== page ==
Post-mortem examinations are due to be carried out on some of the 39 people found dead in a lorry in Essex.
On Thursday night, the first 11 victims were transported under police escort from the Port of Tilbury to Broomfield Hospital in Chelmsford.
“The next stages will be for post-mortems to be carried out,” Essex Police said in a statement.
However, the force warned that the investigation will take “some considerable time”.
It comes after the bodies of eight women and 31 men – all believed to have been Chinese nationals – were discovered in a refrigerated trailer on Wednesday.
The remaining bodies will be transported in stages, with police expecting all the victims to be moved to hospital by the end of the week.
The driver of the truck remains in custody on suspicion of murder. Detectives were granted more time to question the 25-year-old, who was named locally as Mo Robinson from Northern Ireland.
Essex Police Chief Constable Ben-Julian Harrington said he had the “utmost confidence” in his officers as the force leads its largest-ever murder investigation.
Irish police are conducting follow-up inquiries in relation to the registrations and movements of the refrigerated container and the Irish-owned truck.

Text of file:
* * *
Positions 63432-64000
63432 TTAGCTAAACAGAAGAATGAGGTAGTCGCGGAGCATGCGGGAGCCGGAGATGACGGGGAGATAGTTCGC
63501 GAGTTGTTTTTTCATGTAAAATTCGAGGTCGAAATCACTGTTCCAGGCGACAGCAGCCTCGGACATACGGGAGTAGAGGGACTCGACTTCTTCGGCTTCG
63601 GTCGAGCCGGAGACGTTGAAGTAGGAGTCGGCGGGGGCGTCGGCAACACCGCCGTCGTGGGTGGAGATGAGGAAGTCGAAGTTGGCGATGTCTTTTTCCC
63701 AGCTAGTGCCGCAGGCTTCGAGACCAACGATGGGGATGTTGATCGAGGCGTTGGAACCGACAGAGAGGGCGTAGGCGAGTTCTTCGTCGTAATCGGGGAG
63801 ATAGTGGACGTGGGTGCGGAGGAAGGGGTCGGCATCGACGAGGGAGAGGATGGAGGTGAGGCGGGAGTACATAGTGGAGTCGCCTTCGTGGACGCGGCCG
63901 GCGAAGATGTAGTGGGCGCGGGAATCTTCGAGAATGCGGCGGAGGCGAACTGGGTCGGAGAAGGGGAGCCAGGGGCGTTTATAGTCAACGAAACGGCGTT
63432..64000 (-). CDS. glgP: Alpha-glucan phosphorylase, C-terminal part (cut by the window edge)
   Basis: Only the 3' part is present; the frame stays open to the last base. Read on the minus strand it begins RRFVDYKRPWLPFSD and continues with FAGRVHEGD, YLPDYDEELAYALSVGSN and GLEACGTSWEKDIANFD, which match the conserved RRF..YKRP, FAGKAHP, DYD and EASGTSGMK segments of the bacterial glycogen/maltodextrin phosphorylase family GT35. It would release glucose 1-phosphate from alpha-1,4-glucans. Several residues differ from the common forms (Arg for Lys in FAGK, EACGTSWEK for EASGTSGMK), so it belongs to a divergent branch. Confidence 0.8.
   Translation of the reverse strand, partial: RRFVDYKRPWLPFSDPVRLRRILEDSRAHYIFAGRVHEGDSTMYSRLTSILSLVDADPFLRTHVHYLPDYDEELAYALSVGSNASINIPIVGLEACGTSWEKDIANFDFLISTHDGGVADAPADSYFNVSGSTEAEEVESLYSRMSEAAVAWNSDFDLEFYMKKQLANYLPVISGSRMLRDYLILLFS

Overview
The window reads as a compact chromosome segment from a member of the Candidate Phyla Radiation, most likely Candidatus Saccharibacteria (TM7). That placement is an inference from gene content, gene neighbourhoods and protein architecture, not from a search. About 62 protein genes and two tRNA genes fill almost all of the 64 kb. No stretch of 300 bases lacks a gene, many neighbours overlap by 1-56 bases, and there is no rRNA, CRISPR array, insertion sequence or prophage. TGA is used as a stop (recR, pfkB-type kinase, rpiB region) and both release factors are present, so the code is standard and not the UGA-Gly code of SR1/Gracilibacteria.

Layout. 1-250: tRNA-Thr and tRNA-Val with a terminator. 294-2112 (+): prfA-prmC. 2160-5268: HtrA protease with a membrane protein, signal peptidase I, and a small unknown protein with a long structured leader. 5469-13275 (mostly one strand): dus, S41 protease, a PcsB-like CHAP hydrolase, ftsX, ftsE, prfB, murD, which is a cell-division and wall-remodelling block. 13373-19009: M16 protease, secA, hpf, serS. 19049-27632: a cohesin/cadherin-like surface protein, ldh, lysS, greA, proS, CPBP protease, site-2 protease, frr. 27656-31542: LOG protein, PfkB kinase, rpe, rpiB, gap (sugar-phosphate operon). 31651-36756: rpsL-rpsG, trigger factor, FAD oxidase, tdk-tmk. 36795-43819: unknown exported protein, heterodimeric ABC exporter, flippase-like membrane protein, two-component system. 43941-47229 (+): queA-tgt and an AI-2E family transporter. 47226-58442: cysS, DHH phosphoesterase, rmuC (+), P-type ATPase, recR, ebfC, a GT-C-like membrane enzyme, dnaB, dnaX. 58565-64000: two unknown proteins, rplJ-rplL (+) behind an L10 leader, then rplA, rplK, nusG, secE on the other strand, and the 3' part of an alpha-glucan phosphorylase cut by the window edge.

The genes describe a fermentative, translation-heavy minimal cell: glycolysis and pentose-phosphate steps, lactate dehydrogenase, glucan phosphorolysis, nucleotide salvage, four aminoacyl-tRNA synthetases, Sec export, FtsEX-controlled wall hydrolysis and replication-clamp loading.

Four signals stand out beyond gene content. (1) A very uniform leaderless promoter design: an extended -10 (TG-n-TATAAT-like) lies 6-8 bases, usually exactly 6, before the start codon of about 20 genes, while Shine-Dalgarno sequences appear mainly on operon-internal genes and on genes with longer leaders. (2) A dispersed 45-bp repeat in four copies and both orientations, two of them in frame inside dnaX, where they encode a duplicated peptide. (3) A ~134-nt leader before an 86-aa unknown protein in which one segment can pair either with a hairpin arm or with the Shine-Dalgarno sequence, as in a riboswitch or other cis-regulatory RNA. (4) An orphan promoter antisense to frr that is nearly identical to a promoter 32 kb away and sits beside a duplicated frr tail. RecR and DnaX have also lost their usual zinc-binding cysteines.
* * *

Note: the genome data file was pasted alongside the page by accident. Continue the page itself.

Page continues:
Three addresses have been searched in Northern Ireland as part of the probe.
Councillor Paul Berry said the village of Laurelvale, where the Robinson family live, was in “complete shock”.
Irish company Global Trailer Rentals Ltd (GTR) confirmed it owned the refrigerated part of the lorry and a spokesman said the company was “shellshocked” and “gutted” by the news.
The firm said the trailer had been leased on October 15 from its rentals yard in Co Monaghan, in the Republic of Ireland, at a rate of 275 euro (£237) a week.
It said it provided police with information about the person and company that leased the trailer, as well as offering to make tracking data available.
The trailer arrived at Purfleet from Zeebrugge in Belgium at around 12.30am on Wednesday, and the front section to which it was attached, known as the tractor, came from Northern Ireland via Holyhead in North Wales on Sunday.
The lorry and trailer left the port at Purfleet shortly after 1.05am and officers were called to the Waterglade Industrial Park on Eastern Avenue in Grays at 1.40am.
Questions have been raised about when the victims entered the sealed refrigerated trailer, where temperatures can be as low as -25C, as well as the full route of the unit.
Vigils have been held in London and Belfast to pay tribute to the victims and a book of condolences has been opened in Grays.